However, even Ivey at her worst is worth a quarter of a good performance, and another quarter of quality is contributed by Blythe Danner's Elvira, which is a little somber - more wreathlike than wraithlike - but has a certain fey charm.
Still, I promised you one and a half performances, and so far that's only a half. The rest is triumphantly made up by Geraldine Page's exultant Madame Arcati, who plays her medium rare.
She is outrageous, unlikely and wonderful. She encrusts mannerisms upon mannerisms as if doing crochet. She is about as English as the Bronx, and runs over the play like a bulldozer in heat.
Yet she is absolutely right and very funny. Knowing she is fighting the memory of Miss Rutherford, she adopts a scorched earth policy to annihilate it.
As for the rest and Murray?
How do you play Coward? I have no idea - what would a critic know? But try to say, without any inflection, the phrase "a honeymoon in Budleigh Salterton," and see if you know why it's funny. These people, I think, don't.
In Noel Coward's ''Blithe Spirit,'' a middle-aged novelist named Charles Condomine must contend with the outspoken ghost of his not so dear, departed wife. The spirits who hover over the play's revival at the Neil Simon Theater are another story. Watching this flat all-star ''Blithe Spirit,'' one can only think back to Broadway's last misbegotten all-star assault on the same playwright - the Elizabeth Taylor-Richard Burton ''Private Lives'' of 1983. Whatever Coward himself is up to in the spirit world, it's safe to assume he has no clout at central casting.
While this ''Blithe Spirit'' isn't quite as maladroit as the infamous ''Private Lives,'' it's nearly as tiresome. Four first-rate actors - all except Blythe Danner miscast, none in top form - struggle for three acts to find the light touch that might make this lark, written in less than a week in 1941, take flight. The efforts grow more desperate as the night stretches to trance-inducing length. The few scattered laughs have little connection to the author's intentions but a lot to do with the high-decibel fulminations and outrageous mugging beloved by the dispensers of television's canned laughter.
The play so cavalierly dismantled is about many things, but bombast and chin-quivering are not among them. Once the eccentric, bike-riding psychic Mme. Arcati (Geraldine Page) has conducted her Act I seance, Charles (Richard Chamberlain) suddenly becomes the apex of an astral love triangle pitting his ethereal first wife, Elvira (Miss Danner), against his more pragmatic second, Ruth (Judith Ivey). The intrinsic fun of this premise is compounded by the playwright's ability to milk its supernatural gags in verbal and physical permutations: When one or more characters on stage are invisible to others, wisecracks and thrown props invariably richochet farcically between intended and mistaken targets.
The solid comic construction allows room for content, some of it tinged with sadness, along with the many jokes. As Elvira and Ruth pull Charles between the eternal poles of sensual abandon and stolid rationality, so the hero plots an unexpected escape from the terrifying perils of emotional commitment and the guilt-inducing weight of a loved one's death. It's no wonder that ''Blithe Spirit'' struck a nerve in wartime England, or that Harold Pinter, who created his own out-of-time love triangles in ''Old Times'' and ''Betrayal,'' once directed the play in a London revival.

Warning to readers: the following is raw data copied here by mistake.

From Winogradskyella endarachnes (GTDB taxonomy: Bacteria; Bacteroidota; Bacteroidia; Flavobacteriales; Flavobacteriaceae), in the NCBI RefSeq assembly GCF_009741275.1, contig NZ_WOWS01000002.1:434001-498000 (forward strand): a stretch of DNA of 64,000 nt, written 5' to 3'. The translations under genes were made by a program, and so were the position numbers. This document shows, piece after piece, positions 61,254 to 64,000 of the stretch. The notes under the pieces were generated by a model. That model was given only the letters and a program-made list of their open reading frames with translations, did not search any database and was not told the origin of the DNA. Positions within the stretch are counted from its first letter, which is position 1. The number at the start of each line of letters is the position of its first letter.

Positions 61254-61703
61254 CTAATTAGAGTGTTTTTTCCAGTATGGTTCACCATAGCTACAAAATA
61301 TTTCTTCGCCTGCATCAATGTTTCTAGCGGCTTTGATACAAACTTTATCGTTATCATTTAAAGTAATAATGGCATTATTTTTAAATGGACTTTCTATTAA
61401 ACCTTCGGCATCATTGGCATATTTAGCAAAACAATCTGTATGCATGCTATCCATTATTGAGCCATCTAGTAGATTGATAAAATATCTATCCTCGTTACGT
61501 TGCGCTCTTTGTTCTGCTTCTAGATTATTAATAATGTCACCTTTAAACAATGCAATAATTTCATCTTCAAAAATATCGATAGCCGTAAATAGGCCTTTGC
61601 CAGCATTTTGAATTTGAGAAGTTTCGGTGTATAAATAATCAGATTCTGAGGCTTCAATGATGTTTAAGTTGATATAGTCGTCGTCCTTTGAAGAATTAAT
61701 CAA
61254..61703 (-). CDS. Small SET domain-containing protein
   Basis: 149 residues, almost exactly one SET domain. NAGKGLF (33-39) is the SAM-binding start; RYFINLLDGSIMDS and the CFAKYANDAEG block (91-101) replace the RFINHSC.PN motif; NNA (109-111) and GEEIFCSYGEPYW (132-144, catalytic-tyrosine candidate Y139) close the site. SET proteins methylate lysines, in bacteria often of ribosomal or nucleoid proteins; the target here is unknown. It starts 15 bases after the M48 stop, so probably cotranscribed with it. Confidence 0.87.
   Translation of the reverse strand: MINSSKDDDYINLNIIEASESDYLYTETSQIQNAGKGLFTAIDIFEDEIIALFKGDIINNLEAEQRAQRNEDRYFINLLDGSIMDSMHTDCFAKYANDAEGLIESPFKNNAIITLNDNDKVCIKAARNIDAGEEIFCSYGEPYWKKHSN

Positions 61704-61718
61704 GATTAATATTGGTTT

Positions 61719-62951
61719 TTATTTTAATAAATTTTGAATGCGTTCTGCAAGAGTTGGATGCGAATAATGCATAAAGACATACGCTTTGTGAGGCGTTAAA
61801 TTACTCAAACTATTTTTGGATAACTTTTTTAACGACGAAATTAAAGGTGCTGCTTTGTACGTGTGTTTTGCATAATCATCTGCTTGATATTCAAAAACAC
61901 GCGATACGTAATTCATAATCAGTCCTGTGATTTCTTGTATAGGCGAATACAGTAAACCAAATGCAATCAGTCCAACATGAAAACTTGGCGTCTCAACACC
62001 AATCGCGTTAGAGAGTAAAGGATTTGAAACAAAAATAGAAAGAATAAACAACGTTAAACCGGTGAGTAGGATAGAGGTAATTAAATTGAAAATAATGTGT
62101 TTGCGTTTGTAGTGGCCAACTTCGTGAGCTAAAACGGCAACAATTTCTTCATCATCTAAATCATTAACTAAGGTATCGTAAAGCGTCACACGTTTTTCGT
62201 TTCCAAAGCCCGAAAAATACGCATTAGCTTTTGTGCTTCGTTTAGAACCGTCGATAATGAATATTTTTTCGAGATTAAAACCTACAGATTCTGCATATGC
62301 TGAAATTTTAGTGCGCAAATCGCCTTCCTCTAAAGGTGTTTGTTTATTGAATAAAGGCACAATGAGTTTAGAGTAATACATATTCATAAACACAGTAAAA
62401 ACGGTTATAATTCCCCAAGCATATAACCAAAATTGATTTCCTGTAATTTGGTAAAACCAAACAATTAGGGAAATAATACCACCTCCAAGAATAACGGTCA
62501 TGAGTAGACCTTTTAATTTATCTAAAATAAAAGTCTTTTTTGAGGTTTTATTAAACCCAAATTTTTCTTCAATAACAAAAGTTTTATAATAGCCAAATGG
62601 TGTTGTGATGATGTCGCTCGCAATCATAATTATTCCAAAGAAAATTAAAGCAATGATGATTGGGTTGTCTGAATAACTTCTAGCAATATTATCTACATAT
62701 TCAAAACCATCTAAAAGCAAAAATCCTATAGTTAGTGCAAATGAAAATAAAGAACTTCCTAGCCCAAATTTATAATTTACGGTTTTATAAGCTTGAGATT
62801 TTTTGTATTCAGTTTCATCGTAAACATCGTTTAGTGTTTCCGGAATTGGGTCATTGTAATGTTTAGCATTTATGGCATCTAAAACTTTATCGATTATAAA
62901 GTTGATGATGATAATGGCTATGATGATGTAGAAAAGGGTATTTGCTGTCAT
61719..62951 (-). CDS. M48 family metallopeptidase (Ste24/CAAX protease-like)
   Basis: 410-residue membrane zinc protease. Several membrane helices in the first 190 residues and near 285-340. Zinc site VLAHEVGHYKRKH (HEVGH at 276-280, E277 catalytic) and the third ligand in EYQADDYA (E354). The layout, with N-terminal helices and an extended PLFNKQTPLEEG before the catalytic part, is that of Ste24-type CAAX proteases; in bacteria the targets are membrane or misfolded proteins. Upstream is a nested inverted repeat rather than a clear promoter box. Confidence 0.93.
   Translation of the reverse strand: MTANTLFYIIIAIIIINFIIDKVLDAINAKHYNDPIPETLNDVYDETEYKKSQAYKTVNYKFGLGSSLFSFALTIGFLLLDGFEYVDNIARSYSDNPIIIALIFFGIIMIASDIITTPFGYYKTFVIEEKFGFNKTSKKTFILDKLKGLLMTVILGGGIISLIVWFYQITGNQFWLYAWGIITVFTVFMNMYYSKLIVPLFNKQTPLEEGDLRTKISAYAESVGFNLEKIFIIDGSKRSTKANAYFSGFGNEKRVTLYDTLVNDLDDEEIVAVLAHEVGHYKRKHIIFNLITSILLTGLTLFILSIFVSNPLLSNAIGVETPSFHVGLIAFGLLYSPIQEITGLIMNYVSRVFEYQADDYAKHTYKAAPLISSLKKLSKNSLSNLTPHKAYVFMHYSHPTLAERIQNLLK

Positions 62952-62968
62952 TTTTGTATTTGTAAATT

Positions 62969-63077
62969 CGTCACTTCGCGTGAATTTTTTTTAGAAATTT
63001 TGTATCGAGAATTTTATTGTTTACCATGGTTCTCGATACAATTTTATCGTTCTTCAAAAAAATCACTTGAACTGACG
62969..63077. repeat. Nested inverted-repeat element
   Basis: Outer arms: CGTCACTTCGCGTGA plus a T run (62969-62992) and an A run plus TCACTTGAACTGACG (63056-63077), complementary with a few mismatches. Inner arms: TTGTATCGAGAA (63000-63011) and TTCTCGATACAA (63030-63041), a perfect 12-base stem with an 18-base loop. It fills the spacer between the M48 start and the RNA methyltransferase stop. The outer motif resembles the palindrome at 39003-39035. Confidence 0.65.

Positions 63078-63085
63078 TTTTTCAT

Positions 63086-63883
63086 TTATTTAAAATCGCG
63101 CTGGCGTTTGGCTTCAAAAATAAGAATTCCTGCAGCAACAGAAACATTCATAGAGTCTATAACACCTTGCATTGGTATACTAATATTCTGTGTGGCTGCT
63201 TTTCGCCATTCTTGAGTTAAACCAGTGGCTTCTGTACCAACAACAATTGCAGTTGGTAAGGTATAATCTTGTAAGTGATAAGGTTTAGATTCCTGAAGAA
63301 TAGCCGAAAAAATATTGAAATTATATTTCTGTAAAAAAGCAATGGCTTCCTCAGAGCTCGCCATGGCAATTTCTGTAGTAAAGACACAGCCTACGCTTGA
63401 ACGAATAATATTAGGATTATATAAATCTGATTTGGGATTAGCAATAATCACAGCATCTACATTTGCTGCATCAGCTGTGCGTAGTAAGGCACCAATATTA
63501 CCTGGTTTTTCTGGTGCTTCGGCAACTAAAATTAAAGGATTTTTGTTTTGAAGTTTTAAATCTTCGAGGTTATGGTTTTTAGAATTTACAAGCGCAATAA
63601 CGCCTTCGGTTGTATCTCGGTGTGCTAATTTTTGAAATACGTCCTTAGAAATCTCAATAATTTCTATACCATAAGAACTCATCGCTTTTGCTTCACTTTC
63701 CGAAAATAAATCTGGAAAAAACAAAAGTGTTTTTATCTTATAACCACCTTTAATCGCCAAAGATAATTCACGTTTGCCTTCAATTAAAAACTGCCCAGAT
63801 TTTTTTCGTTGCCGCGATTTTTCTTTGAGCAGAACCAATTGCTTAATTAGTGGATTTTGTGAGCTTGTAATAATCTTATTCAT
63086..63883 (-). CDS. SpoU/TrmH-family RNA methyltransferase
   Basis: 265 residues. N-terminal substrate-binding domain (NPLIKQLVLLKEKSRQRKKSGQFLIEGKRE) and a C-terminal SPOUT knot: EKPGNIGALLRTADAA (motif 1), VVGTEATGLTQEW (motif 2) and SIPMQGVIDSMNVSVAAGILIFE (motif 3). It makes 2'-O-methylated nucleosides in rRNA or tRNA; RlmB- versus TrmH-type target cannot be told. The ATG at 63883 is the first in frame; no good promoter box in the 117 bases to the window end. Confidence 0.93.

In the production at hand, the essential reality required to mine the characters' humor and substance is lost as gin-dry repartee coarsens into shrieking insult humor. Miss Ivey, a wonderfully idiosyncratic comic actress who has been consistently misused since ''Hurlyburly,'' turns Ruth from a rigid realist into a cartoonish heavy - a hyperventilating battle-ax who explodes in red-faced, clenched-teeth fits of unfunny rage. Equally out of sorts is Miss Page, who tries to find the innocence within the dotty but spiritually sincere medium in Act I, only to revert thereafter to the squeaky vocal tics and flouncing physical gestures that she had put aside during her memorable recent turns in ''A Lie of the Mind'' and ''The Trip to Bountiful.'' Theoni V. Aldredge's costumes for Mme. Arcati - layer upon layer of loud tweeds and silks - are far more amusing and British than the performance within them.
When a Coward witticism occasionally does emerge unscathed in this ''Blithe Spirit,'' chances are that it is spoken by the relatively restrained Mr. Chamberlain or Miss Danner. Sporting a tux and, to stiffen his upper lip, a mustache, Mr. Chamberlain brings much effort and skill to the effort of capturing the Coward persona embodied by Charles. But the role is not a natural fit - which it must be, with this playwright - and the actor snaps too many of his flippant lines too hard, hurling rather than floating them. Only at the end, when a liberated Charles declares that he's at last enjoying himself ''immensely,'' does Mr. Chamberlain fully relax and seem to find some pleasure in his assignment.
Even if she had a another first name, Miss Danner would still be an ideal choice for Elvira. The character's mischievous sexuality can be found in her throaty voice and mocking eyes, the otherworldliness in her ability to suggest a ghostly levitation whenever she walks. It says much about the production, however, that even this performance eventually grates. Left to her own devices and lacking balanced foils, Miss Danner becomes a bit precious, tossing her blond curls and nibbling on her bright red fingernails until Elvira's diaphanousness seems more calculated and coy than effervescently sexy.
The director presiding over such sloppiness, which is further accentuated by the summer-stock-level supporting players, is Brian Murray. The buoyant touch that he brought to a previous Coward revival, the Rosemary Harris ''Hay Fever,'' gives way here to the heavyhandedness of his recent ''Arsenic and Old Lace.'' Yet Mr. Murray took over this production after it was under way, and he is blameless in the crucial matter of casting. Presumably he also inherited Finlay James's apt set - an archetypal 1930's Kent living room in which the cut flowers boast higher spirits than any of the play's personages, living or dead.